Sorry James, but now it's my turn to question this comment of yours here.

 

Who's name do you see at the top of this movie poster?

 

e9_d_62339_0_WalkDontRun.jpg

 

And, seein' as how I just watched Cary's swan song just a few weeks ago on TCM and thus it's fresh in my mind, I also know Cary had MUCH more screen time than either the lovely Samantha OR the lanky and died much too soon Mr. Hutton.(and who always kind'a reminded me of a "next generation Jimmy Stewart", btw)

 

And so yeah, Cary was "THE star"" in this movie, and even though he wasn't the "romantic lead" in it.

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Sorry James, but now it's my turn to question this comment of yours here.

 

Who's name do you see at the top of this movie poster?

 

 

 

And, seein' as how I just watched Cary's swan song just a few weeks ago on TCM and thus it's fresh in my mind, I also know Cary had MUCH more screen time than either the lovely Samantha OR the lanky and died much too soon Mr. Hutton.(and who always kind'a reminded me of a "next generation Jimmy Stewart", btw)

 

And so yeah, Cary was "THE star"" in this movie, and even though he wasn't the "romantic lead" in it.

 

My comment wasn't clear;  Grant was NOT 'THE star' as it relates to the story line and time on the screen (e.g. a lot of the story focused on the romance between the younger leading players).     Of course Grant was THE star as it relates to marketing the film. 

 

As I'm sure you know the movie was a remake on the Arthur, McCrea,  Coburn movie "The More the Merrier'.   Grant plays the same character as Coburn who in that movie was given 3rd billing.     If Grant wasn't Grant he would have been given 3rd billing also.

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My comment wasn't clear;  Grant was NOT 'THE star' as it relates to the story line and time on the screen (e.g. a lot of the story focused on the romance between the younger leading players).     Of course Grant was THE star as it relates to marketing the film. 

 

As I'm sure you know the movie was a remake on the Arthur, McCrea,  Coburn movie "The More the Merrier'.   Grant plays the same character as Coburn who in that movie was given 3rd billing.     If Grant wasn't Grant he would have been given 3rd billing also.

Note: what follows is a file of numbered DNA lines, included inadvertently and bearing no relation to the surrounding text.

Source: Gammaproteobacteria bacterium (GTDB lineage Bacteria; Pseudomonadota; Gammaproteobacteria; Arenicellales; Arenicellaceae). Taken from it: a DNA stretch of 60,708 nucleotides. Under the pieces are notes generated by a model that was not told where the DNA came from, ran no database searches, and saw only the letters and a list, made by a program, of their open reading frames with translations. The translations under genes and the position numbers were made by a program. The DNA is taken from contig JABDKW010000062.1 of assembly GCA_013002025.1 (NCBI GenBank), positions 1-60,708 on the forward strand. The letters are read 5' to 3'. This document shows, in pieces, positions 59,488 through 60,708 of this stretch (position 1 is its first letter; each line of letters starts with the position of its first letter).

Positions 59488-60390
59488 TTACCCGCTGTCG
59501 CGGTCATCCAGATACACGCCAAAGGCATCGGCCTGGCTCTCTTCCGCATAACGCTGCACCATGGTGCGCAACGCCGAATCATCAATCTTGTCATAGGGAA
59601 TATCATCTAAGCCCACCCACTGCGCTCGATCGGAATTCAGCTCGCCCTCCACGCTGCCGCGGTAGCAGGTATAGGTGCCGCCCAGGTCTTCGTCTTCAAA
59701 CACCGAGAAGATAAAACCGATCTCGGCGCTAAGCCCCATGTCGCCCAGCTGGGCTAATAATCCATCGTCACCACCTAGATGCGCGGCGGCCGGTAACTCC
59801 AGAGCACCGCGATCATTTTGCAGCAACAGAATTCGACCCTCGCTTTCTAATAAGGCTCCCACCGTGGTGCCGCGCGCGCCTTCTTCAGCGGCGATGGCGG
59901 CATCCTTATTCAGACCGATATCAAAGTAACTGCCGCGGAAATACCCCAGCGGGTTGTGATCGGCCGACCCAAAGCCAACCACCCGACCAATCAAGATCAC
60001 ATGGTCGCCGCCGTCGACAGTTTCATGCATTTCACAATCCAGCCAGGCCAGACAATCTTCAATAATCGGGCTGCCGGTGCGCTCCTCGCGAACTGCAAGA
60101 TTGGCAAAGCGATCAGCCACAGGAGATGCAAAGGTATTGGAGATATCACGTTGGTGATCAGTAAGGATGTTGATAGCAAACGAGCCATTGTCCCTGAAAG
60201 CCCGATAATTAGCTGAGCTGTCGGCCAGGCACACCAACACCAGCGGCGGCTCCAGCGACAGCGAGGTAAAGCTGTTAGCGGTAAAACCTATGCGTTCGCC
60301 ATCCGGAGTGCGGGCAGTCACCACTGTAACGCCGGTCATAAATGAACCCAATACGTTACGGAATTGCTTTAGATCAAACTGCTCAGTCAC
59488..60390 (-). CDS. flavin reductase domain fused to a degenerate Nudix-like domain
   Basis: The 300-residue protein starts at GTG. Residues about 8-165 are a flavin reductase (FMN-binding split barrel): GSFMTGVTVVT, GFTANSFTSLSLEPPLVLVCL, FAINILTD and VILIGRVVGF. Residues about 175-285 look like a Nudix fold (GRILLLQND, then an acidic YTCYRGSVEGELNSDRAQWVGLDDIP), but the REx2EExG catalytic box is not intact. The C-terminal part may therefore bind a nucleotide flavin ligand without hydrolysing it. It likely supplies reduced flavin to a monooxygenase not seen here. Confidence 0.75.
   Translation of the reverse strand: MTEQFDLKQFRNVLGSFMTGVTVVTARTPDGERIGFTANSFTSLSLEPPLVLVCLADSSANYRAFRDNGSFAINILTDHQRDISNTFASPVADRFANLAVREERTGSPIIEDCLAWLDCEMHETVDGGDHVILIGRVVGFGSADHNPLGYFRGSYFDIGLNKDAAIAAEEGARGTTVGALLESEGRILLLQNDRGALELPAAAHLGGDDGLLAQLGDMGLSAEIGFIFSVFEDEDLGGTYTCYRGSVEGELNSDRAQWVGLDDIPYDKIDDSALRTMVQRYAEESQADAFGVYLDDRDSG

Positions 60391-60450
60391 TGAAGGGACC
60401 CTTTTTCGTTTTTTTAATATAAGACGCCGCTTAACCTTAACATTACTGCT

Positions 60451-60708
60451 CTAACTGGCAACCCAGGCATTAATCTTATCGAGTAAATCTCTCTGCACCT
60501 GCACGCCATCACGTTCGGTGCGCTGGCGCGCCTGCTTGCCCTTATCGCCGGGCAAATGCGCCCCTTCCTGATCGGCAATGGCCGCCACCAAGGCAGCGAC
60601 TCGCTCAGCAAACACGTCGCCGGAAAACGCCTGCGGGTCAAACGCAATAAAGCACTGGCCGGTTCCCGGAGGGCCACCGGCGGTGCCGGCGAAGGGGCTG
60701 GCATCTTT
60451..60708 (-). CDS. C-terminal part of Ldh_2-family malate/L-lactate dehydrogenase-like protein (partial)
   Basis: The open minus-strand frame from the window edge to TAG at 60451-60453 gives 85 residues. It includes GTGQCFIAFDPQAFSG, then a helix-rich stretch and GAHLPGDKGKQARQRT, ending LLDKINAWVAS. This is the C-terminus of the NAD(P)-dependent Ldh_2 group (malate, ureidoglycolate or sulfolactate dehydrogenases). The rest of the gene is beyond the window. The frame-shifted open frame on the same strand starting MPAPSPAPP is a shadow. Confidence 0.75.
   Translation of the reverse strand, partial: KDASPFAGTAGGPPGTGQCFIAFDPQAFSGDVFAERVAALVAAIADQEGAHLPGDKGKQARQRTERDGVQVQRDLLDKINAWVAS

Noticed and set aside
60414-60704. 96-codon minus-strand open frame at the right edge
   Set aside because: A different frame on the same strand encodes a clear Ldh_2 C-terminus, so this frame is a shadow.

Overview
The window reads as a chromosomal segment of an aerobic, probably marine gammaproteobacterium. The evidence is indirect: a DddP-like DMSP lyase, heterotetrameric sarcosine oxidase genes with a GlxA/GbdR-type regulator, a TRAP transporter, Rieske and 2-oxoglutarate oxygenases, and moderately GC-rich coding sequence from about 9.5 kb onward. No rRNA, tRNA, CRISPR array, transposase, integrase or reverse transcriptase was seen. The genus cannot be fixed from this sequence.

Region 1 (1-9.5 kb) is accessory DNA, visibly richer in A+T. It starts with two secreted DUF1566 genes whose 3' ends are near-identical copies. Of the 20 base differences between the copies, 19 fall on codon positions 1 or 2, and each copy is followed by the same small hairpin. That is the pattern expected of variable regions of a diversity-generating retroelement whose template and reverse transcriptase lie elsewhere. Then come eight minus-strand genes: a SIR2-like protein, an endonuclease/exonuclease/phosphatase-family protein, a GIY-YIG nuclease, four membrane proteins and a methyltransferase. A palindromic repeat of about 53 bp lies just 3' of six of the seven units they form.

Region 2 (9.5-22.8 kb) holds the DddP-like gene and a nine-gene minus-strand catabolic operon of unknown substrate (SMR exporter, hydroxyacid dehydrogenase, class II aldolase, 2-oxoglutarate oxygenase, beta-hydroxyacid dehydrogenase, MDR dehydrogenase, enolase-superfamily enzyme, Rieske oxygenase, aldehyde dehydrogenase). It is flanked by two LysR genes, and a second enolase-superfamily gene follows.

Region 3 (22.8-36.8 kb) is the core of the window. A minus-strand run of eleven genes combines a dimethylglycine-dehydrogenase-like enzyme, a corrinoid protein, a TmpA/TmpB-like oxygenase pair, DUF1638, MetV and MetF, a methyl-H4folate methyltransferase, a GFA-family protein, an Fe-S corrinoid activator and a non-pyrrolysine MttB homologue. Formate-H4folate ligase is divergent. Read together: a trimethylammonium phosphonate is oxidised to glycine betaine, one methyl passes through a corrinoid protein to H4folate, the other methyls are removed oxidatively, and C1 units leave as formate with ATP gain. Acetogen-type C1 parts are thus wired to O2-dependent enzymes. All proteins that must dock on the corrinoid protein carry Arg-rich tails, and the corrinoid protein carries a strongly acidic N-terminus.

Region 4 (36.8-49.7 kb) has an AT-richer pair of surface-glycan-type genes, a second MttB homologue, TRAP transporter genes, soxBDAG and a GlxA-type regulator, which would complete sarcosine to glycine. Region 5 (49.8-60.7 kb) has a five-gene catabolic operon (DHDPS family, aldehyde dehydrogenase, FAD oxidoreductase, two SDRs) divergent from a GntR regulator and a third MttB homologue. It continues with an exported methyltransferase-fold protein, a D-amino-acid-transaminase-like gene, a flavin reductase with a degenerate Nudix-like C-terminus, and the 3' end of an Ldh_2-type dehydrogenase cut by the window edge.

He turned ARABESQUE down with Stanley Donen and Sophia Loren to do this film, which in retrospect seems like a mistake.

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My comment wasn't clear;  Grant was NOT 'THE star' as it relates to the story line and time on the screen (e.g. a lot of the story focused on the romance between the younger leading players).     Of course Grant was THE star as it relates to marketing the film. 

 

As I'm sure you know the movie was a remake on the Arthur, McCrea,  Coburn movie "The More the Merrier'.   Grant plays the same character as Coburn who in that movie was given 3rd billing.     If Grant wasn't Grant he would have been given 3rd billing also.

 

Once again James, and even though I didn't time it with my watch, I would bet Cary has much more screen time than either Eggar or Hutton in this movie.

 

And yes, while Grant's star power would have naturally made him receive top billing over these two relative newcomers, in the earlier version Coburn, who was a widely known and respected character actor, still didn't have the "star power" of either Jean Arthur or Joel McCrea. And so, even though we ARE talkin' about a "remake" of SORTS here, your point I believe would be a case of "apples and oranges" here.

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Once again James, and even though I didn't time it with my watch, I would bet Cary has much more screen time than either Eggar or Hutton in this movie.

 

And yes, while Grant's star power would have naturally made him receive top billing over these two relative newcomers, in the earlier version Coburn, who was a widely known and respected character actor, still didn't have the "star power" of either Jean Arthur or Joel McCrea. And so, even though we ARE talkin' about a "remake" of SORTS here, your point I believe would be a case of "apples and oranges" here.

 

Well we can agree to disagree.   To me both movies versions have 3 leading players (or stars),  with a plot that covers the lifes of all three on a fairly equal basis.    But hey maybe I'm too focused on THE,  as in THE star.     When there are two or more male leads in a movie and the plot gives each around the same focus,  than neither are THE star.  

 

e.g.  Libeled Lady;   There is no 'THE star' in this movie since the plot involves all 4 leads.     (but I do see you point that Grant was in a much different 'class' than the two relative newcomers and that this is NOT the case with the original TMTM or with Libeled Lady). 

 

So at the end of the day,  I just want to have it both way!  ;)